The American public and scientists have strikingly different perspectives on key science-related issues, including climate change, safety of genetically modified food and human evolution, according to a poll conducted by the Pew Research Center.

According to the survey, 87 percent of the scientists questioned by the Pew Research Center said that climate change is mostly caused by human activity, compared with 50 percent of the public. In addition, 25 percent of the public said that there was no solid evidence to prove that the climate is warming, Reuters reported.

On the safety of genetically modified food, scientists and the public differed by over 50 percentage points, with 88 percent of the scientists saying such food is safe to eat, compared with only 37 percent of the public. On evolution, 98 percent of the scientists said that humans had evolved over time, compared with 65 percent of the public.

“We knew from the 2009 Pew Research Center study that there could be differences between the public and scientists on at least some issues. But we were surprised by the size of those differences and how often they occur,” Cary Funk, lead author of the report and an associate director of science research at Pew Research Center, said in a statement.

Scientists say that the differences in views are partly due to their own failure in reaching out to the general public, as well as shortfalls in science education in American elementary and secondary schools. While at odds with scientists over several issues, the public agreed on the last point, with most respondents on both sides rating science, technology, engineering and math (STEM) education in the U.S. as merely average, according to the poll released on Thursday.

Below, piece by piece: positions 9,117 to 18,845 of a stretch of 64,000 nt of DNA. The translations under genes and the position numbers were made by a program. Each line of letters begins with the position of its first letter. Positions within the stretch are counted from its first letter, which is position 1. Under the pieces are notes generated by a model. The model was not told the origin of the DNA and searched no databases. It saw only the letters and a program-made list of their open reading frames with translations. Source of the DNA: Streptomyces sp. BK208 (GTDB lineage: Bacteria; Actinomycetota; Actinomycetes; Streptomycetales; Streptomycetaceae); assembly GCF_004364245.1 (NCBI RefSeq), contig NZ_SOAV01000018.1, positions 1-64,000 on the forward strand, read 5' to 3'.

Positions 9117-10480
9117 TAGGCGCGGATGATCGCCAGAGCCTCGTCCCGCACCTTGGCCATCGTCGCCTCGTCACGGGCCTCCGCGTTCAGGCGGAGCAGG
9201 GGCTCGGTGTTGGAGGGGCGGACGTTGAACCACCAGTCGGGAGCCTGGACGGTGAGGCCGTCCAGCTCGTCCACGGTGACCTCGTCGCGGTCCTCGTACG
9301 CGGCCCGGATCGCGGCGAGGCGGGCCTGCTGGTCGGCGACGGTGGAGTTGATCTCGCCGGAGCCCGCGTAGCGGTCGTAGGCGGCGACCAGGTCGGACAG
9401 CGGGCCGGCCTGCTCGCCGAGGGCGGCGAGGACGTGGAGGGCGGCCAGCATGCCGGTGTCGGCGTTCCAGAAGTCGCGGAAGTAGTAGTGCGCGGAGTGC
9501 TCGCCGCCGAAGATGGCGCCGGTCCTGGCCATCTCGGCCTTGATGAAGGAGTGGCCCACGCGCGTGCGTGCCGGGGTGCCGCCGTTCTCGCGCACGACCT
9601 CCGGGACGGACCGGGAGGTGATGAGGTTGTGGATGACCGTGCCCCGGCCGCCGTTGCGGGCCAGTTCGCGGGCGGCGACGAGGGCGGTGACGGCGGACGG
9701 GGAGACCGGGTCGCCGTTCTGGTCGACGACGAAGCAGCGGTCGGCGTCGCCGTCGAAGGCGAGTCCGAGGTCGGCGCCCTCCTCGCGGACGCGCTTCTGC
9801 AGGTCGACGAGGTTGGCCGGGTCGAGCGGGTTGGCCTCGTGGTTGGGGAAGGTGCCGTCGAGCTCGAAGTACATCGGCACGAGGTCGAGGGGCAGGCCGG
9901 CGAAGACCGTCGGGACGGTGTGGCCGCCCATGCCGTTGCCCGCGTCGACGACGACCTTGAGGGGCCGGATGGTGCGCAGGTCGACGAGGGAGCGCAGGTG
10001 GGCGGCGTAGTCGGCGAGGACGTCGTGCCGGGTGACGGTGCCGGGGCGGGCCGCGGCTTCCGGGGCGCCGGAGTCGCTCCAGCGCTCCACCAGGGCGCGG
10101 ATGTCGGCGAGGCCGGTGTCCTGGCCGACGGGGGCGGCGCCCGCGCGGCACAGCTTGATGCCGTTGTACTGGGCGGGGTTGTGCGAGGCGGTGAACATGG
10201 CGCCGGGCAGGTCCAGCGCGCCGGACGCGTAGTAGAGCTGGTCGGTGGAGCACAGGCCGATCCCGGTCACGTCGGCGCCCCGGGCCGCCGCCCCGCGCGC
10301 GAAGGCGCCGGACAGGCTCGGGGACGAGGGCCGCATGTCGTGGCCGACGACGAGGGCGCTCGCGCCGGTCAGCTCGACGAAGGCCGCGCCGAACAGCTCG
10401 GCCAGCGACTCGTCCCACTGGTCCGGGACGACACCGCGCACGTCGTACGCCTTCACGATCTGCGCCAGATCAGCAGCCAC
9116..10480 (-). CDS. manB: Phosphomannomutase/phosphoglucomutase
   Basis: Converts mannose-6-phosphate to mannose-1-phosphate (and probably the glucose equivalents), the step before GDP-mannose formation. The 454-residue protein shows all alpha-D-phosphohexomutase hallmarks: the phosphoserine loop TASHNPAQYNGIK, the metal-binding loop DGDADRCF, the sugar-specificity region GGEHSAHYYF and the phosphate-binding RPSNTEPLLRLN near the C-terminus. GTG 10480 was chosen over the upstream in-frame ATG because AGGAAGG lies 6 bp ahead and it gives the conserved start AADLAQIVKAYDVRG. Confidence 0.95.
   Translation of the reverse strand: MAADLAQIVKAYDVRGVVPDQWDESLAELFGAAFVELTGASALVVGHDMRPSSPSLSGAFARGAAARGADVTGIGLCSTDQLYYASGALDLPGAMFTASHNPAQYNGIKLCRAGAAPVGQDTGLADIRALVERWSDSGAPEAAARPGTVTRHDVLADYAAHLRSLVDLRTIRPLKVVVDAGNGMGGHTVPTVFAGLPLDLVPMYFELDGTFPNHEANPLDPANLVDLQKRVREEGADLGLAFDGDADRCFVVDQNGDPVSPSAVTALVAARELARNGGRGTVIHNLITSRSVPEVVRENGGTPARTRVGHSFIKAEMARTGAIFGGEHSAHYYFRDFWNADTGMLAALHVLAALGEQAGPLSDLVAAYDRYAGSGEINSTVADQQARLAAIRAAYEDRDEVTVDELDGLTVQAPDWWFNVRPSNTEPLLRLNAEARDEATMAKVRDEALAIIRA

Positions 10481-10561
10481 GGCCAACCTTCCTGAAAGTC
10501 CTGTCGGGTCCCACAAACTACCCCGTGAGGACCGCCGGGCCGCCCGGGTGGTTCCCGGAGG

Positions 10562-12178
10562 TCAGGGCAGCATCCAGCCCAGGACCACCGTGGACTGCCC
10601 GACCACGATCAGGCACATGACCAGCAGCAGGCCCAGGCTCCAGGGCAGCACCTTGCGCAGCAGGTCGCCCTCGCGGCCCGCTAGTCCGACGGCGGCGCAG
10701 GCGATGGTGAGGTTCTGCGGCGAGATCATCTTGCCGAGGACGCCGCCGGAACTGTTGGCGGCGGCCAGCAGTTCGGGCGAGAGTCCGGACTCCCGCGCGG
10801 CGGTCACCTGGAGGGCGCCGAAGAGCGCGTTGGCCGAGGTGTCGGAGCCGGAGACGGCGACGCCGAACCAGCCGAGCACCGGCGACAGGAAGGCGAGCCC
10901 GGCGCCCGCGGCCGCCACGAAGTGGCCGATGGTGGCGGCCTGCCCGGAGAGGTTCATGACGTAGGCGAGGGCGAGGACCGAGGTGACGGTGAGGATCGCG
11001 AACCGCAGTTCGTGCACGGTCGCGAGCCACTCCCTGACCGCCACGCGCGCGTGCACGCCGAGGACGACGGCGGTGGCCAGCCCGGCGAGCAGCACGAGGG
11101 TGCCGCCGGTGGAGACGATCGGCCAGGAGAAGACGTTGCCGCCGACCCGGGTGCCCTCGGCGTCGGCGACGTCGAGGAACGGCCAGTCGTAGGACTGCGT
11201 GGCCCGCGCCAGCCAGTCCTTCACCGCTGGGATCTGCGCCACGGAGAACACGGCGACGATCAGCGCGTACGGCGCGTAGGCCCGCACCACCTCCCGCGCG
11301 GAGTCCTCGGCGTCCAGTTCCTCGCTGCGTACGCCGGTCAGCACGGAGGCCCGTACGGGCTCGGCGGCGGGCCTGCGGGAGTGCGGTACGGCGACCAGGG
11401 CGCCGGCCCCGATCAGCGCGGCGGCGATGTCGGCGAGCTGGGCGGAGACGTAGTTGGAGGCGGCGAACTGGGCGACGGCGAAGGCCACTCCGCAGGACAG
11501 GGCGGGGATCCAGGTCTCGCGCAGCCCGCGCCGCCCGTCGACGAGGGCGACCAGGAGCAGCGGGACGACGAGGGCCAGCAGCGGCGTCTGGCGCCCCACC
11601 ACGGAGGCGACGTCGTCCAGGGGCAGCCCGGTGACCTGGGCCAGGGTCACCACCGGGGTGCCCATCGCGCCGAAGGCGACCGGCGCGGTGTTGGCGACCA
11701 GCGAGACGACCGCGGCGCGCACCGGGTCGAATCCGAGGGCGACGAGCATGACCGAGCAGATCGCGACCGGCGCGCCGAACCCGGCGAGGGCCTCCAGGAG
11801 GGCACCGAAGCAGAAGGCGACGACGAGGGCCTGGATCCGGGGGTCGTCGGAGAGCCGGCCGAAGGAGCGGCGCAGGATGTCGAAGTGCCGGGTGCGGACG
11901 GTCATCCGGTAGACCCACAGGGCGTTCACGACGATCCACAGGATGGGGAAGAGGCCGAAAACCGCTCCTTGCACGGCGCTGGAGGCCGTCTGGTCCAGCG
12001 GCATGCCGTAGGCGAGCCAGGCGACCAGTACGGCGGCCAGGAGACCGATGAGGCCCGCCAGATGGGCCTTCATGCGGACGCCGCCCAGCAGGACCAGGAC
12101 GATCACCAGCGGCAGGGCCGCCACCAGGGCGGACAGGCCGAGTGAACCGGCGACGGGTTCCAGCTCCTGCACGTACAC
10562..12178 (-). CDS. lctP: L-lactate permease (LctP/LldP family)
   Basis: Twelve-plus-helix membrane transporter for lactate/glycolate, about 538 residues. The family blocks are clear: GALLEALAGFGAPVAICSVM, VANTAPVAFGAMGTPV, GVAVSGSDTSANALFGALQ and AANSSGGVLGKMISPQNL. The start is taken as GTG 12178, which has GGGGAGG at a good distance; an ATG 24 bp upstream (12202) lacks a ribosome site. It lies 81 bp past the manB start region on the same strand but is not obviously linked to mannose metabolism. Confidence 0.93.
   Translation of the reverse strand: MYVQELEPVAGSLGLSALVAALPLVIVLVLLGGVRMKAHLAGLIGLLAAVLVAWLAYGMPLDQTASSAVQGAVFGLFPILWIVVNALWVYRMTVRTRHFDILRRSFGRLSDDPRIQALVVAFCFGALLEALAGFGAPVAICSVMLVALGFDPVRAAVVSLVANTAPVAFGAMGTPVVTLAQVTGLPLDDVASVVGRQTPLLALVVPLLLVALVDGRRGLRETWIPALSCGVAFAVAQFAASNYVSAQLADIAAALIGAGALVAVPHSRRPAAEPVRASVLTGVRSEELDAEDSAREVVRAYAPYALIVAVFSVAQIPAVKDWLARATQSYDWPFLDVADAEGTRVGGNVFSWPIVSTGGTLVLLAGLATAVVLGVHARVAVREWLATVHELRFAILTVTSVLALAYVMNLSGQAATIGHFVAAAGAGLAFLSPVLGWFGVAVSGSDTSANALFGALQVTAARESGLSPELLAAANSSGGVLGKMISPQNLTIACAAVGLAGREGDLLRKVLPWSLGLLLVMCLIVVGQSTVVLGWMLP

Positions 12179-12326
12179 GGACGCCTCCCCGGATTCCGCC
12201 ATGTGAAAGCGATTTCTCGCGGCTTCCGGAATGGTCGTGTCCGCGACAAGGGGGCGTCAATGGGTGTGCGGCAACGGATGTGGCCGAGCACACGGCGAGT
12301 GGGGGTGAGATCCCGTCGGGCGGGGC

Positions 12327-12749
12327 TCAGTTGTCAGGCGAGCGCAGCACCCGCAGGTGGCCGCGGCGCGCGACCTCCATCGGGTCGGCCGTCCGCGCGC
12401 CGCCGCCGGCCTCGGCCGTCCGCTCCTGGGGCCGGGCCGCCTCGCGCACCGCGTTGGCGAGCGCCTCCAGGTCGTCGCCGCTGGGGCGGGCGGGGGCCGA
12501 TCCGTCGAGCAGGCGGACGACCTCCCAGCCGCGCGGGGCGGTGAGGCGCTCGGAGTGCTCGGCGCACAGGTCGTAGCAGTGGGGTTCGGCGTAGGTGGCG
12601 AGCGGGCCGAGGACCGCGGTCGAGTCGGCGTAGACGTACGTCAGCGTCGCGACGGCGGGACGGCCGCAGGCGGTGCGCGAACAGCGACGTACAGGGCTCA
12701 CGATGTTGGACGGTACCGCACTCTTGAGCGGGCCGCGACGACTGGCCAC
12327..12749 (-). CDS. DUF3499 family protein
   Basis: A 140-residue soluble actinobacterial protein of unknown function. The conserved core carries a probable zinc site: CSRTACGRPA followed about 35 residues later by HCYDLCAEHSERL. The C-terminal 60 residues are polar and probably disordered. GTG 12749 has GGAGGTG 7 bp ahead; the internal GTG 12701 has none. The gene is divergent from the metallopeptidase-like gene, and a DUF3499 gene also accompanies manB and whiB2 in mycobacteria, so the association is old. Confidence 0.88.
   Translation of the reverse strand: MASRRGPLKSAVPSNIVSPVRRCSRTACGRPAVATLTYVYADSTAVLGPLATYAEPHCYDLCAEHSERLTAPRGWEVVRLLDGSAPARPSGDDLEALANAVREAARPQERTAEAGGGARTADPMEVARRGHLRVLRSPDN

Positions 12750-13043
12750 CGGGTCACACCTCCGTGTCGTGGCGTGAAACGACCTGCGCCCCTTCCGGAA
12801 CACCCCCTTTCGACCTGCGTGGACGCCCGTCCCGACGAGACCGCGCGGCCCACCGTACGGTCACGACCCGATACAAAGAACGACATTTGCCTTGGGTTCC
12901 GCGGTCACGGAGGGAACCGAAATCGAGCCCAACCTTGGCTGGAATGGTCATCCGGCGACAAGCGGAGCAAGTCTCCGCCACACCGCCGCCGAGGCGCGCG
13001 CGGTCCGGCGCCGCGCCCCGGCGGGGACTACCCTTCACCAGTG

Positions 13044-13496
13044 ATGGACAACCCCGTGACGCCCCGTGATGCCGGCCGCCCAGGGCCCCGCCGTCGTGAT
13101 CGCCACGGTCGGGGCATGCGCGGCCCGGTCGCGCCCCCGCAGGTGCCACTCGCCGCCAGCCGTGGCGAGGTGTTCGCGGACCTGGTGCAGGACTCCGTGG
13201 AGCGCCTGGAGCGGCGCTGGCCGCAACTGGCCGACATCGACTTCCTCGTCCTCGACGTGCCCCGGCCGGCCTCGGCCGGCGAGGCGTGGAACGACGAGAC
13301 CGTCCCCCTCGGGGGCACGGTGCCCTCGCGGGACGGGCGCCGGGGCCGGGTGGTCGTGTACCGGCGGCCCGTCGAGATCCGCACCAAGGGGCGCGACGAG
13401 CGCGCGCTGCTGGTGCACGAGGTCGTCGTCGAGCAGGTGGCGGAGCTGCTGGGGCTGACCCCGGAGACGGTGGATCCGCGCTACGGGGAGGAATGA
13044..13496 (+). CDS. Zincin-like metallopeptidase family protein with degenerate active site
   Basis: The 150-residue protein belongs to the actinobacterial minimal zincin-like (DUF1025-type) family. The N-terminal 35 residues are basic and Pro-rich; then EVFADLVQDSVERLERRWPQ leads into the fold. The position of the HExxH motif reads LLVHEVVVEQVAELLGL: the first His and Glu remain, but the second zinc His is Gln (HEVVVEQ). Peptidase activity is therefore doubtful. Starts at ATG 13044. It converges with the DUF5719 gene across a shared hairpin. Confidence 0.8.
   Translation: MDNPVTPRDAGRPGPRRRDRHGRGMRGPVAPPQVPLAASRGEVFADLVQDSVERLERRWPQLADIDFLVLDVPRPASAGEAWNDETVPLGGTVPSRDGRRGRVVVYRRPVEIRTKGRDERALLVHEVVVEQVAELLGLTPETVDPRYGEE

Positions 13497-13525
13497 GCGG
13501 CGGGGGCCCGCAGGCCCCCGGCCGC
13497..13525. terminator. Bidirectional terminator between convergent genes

Opinion Differences Between Public and Scientists

As part of the poll, the researchers asked identical questions to 2,002 adults and 3,748 members of the American Association for the Advancement of Science (AAAS), which provided assistance in conducting the poll.

“Such disparity is alarming because it ultimately affects both science policy and scientific progress,” Alan Leshner, head of the AAAS, said in an editorial in the journal Science. “How can we bridge this gap? Forget the staged ‘town hall’ meetings -- studies show that they are not very effective. What does work is respectful bidirectional communication, where scientists truly listen, as well as speak, to the public.”

Here are some other key findings of the poll:

  • 89 percent of scientists favor using animals in biomedical research, compared with only 47 percent of the public who support the idea
  • 68 percent of scientists believe that eating food treated with pesticides is safe while only 28 percent of the public think so
  • 86 percent of scientists think that childhood vaccines should be made mandatory, compared with 68 percent of the public

“There is considerable interest in the policy community, among scientists themselves, and among engaged citizens to understand how the fast-paced world of scientific inquiry and innovation is shaping our world,” Michael Dimock, the president of Pew Research Center, said in a statement. “We hope to explore that and to understand more fully how news and information about scientific activities makes their way to citizens.”